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State regulators find funeral home broke no law using newspaper to stuff body

Family of teen upset funeral home used newspapers to stuff his empty body cavity
Family of teen upset funeral home used newspapers to stuff his empty body cavity
Russ Bynum/AP/MSN

A funeral home in south Georgia came under fire when it used newspapers to stuff inside the body of a teenager. The state regulators found that the funeral home hadn’t broken any laws.

Kendrick Johnson, 17, of Valdosta was found dead January 22, 2013 inside a rolled up gym mat as his school, Lowndes High School. The mat had been propped up against the wall beside the bleachers.

After investigating, the Georgia Bureau of Investigation medical examiner determined that Johnson died from positional asphyxia and declared the death a freak accident. Positional asphyxia occurred after his body was stuck upside down and he was unable to breathe.

The Sheriff’s office investigators reached the conclusion that Kendrick Johnson dropped his sneaker into the rolled up mat and became trapped while he tried to reach the shoe. The family of Kendrick Johnson didn’t agree with the finding and are fighting to have their son’s death ruled a homicide.

After having his body exhumed, his family was outraged to find his body stuffed with newspapers and filed a complaint against the funeral home with the Georgia Board of Funeral Service. The funeral home contends that when they received the body from the medical examiner’s office, the internal organs were missing and used the newspaper to fill the void.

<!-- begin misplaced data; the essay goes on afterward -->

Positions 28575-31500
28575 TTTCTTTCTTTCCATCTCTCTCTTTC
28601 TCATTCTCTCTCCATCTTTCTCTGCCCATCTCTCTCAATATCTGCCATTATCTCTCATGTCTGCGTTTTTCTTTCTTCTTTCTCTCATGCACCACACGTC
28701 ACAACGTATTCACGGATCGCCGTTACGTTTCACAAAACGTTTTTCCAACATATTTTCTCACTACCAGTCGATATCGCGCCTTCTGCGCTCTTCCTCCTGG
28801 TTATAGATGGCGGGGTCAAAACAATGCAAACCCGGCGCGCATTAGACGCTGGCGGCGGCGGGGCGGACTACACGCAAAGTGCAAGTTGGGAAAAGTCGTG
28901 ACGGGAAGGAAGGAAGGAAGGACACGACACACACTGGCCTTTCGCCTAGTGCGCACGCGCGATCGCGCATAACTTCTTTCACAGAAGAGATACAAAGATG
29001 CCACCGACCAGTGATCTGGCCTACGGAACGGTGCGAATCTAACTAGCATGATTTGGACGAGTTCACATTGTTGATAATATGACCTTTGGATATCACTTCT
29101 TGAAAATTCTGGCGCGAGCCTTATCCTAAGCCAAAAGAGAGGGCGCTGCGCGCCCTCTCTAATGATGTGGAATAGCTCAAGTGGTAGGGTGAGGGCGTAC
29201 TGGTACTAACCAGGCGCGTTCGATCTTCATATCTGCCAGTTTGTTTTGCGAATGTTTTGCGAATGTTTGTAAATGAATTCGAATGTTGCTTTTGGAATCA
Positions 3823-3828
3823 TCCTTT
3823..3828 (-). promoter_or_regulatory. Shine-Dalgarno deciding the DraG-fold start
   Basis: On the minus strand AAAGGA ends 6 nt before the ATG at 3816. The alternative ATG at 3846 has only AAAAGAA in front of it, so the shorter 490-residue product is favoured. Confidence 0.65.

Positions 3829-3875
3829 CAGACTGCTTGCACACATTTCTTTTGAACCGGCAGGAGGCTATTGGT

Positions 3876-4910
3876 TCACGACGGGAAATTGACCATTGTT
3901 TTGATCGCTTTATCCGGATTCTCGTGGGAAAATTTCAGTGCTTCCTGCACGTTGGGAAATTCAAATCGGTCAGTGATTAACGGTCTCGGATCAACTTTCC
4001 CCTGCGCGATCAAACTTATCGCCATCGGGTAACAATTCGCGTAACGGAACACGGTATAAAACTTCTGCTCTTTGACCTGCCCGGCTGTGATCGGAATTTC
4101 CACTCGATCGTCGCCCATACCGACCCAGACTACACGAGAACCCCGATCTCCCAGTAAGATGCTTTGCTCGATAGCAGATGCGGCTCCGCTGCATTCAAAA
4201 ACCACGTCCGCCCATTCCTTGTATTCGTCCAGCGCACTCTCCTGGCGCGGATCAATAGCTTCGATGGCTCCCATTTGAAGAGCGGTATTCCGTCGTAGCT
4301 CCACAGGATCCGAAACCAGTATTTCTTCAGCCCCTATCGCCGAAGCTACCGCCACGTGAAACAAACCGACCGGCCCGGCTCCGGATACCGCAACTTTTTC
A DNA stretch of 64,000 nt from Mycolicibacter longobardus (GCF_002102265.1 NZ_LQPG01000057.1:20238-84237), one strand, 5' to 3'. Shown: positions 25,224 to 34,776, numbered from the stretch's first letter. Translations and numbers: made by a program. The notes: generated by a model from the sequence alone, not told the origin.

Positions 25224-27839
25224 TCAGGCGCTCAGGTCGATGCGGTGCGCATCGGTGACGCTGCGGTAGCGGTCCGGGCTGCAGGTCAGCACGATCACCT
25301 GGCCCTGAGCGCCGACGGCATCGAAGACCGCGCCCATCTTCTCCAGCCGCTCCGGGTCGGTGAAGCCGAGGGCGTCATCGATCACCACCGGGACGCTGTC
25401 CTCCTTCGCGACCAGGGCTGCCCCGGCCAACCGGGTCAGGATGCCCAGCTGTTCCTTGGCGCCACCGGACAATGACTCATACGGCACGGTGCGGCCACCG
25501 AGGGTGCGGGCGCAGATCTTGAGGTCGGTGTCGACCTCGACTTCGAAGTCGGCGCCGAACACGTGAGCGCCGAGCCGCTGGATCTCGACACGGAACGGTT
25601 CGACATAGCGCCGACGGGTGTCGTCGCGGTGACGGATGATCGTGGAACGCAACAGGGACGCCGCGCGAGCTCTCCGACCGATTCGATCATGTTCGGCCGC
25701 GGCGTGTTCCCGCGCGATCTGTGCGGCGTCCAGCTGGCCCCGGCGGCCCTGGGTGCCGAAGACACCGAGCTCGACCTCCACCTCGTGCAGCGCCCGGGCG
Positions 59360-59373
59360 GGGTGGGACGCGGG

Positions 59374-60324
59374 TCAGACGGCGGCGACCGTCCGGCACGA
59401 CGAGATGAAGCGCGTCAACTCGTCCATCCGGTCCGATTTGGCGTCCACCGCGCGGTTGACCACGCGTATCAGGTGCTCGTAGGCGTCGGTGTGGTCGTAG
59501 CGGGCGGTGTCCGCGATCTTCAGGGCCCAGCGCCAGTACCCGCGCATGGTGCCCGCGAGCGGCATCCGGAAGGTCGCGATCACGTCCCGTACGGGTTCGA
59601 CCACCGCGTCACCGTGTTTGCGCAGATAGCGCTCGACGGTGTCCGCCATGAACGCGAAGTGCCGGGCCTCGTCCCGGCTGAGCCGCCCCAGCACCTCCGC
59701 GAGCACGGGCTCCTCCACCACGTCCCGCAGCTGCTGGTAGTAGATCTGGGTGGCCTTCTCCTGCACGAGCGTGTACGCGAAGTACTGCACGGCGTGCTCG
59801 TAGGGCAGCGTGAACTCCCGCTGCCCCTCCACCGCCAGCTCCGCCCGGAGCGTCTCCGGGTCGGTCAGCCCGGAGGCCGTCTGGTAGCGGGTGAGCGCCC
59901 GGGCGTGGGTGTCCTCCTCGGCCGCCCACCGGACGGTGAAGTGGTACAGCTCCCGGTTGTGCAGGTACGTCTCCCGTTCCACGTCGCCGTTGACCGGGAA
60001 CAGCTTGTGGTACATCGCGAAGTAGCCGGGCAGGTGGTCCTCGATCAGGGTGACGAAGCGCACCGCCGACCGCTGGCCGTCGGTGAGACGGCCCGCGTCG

The medical examiner’s office insists that once they finished with the body of Kendrick Johnson they replaced the organs back inside his body before transporting it to the Harrington Funeral Home.

The family received a letter from the Georgia Board of Funeral Service alerting them to the fact that they found the Harrington Funeral Home had not broken any laws by using the newspaper. However, they did not that using the newspaper to fill the body cavity isn’t considered “the best practice.”

Harrington Funeral Home attorney Roy Copeland stated that the owners were “certainly happy with regulators’ for finding they had not done anything illegal. It is still unclear what happened to Kendrick Johnson’s internal organs.

Lowndes County Coroner Bill Watson stated that “many of Johnson’s organs were deemed too badly decomposed to be preserved and had to be disposed of before the body was embalmed” according to the Valdosta Times.

Kendrick Johnson’s parents are pushing for their son’s case to be reopened. The U.S. attorney for that area of Georgia along with the FBI are reviewing the investigation into Johnson’s death.

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